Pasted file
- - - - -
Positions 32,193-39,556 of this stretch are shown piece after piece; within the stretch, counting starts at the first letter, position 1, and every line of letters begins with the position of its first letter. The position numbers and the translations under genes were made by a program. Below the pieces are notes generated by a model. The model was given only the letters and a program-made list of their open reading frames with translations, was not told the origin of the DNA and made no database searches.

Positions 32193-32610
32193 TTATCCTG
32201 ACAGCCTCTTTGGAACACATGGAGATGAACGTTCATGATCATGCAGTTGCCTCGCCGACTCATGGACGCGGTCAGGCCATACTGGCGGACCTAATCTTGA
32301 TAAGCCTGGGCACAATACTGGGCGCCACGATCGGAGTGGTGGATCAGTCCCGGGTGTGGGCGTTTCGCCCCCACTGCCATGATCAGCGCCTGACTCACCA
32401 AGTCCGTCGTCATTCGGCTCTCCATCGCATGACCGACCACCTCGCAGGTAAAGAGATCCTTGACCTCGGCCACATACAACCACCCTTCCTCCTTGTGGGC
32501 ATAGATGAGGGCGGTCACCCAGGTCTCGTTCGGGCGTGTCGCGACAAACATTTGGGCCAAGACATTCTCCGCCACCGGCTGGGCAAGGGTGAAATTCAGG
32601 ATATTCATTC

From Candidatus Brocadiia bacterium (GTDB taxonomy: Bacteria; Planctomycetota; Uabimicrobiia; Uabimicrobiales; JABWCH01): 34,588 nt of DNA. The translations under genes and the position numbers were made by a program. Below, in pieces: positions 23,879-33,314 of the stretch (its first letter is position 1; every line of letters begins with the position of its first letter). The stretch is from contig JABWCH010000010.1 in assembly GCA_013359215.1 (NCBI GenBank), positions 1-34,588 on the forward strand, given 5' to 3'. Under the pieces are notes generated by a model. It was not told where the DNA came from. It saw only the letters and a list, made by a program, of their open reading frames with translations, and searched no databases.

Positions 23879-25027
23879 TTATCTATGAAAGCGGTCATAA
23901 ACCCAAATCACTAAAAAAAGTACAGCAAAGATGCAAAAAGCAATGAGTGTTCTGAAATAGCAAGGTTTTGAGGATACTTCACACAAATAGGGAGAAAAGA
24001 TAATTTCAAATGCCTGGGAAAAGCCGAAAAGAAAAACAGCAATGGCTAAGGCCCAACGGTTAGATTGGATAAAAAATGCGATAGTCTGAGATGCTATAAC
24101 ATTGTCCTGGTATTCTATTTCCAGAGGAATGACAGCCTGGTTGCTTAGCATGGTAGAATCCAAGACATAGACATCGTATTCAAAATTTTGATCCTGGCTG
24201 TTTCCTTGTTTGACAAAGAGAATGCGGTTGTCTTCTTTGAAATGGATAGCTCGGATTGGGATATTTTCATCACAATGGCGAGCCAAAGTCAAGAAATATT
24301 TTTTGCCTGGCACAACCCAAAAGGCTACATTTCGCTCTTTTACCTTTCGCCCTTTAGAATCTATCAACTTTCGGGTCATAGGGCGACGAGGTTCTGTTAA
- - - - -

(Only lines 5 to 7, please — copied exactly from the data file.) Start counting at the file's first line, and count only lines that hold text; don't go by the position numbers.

32301 TAAGCCTGGGCACAATACTGGGCGCCACGATCGGAGTGGTGGATCAGTCCCGGGTGTGGGCGTTTCGCCCCCACTGCCATGATCAGCGCCTGACTCACCA
32401 AGTCCGTCGTCATTCGGCTCTCCATCGCATGACCGACCACCTCGCAGGTAAAGAGATCCTTGACCTCGGCCACATACAACCACCCTTCCTCCTTGTGGGC
32501 ATAGATGAGGGCGGTCACCCAGGTCTCGTTCGGGCGTGTCGCGACAAACATTTGGGCCAAGACATTCTCCGCCACCGGCTGGGCAAGGGTGAAATTCAGG